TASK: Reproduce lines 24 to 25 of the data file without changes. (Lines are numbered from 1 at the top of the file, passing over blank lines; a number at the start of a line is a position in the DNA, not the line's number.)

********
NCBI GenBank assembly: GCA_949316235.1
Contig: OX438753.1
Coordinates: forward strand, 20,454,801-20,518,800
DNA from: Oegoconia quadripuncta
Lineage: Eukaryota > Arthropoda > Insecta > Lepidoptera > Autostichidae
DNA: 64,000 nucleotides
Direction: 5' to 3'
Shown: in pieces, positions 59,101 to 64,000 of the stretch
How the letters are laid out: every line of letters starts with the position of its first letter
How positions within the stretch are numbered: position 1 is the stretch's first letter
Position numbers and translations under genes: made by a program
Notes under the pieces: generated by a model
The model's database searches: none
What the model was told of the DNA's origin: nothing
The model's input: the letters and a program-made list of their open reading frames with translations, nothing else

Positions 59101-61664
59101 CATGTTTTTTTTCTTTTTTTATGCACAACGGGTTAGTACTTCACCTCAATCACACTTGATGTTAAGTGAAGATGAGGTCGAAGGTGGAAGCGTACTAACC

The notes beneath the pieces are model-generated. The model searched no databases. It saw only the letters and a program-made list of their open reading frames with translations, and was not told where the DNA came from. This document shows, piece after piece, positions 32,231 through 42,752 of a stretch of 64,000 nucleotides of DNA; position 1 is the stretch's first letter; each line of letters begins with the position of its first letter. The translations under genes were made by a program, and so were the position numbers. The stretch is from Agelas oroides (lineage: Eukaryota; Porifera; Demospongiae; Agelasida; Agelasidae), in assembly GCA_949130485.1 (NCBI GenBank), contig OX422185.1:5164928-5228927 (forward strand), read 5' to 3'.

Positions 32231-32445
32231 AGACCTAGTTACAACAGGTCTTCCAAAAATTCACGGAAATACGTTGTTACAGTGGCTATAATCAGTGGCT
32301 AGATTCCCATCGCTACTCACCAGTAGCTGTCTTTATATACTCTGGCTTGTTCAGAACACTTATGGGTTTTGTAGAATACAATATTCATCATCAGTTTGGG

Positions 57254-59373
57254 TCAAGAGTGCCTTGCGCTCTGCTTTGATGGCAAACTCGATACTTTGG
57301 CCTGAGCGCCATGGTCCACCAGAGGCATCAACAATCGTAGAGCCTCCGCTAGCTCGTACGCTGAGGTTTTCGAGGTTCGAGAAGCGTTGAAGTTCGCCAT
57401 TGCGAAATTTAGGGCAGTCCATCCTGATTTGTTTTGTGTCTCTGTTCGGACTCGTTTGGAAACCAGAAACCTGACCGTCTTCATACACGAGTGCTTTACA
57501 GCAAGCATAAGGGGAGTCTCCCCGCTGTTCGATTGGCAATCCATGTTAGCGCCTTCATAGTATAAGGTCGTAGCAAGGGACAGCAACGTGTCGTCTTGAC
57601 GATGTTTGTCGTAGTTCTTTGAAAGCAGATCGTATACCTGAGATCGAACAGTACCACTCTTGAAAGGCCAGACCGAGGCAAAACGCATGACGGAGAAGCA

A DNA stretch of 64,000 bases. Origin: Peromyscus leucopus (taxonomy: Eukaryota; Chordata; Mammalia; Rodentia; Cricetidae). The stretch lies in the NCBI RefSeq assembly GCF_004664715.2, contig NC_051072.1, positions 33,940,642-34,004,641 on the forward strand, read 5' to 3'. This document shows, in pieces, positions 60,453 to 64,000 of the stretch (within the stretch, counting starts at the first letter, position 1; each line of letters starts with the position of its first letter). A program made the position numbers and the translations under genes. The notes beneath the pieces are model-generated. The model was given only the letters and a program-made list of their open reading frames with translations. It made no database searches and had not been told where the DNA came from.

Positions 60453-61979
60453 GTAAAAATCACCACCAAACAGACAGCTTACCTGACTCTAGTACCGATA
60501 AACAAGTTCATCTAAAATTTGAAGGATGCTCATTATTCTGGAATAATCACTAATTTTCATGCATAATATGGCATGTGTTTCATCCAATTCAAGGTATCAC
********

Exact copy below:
57301 CCTGAGCGCCATGGTCCACCAGAGGCATCAACAATCGTAGAGCCTCCGCTAGCTCGTACGCTGAGGTTTTCGAGGTTCGAGAAGCGTTGAAGTTCGCCAT
57401 TGCGAAATTTAGGGCAGTCCATCCTGATTTGTTTTGTGTCTCTGTTCGGACTCGTTTGGAAACCAGAAACCTGACCGTCTTCATACACGAGTGCTTTACA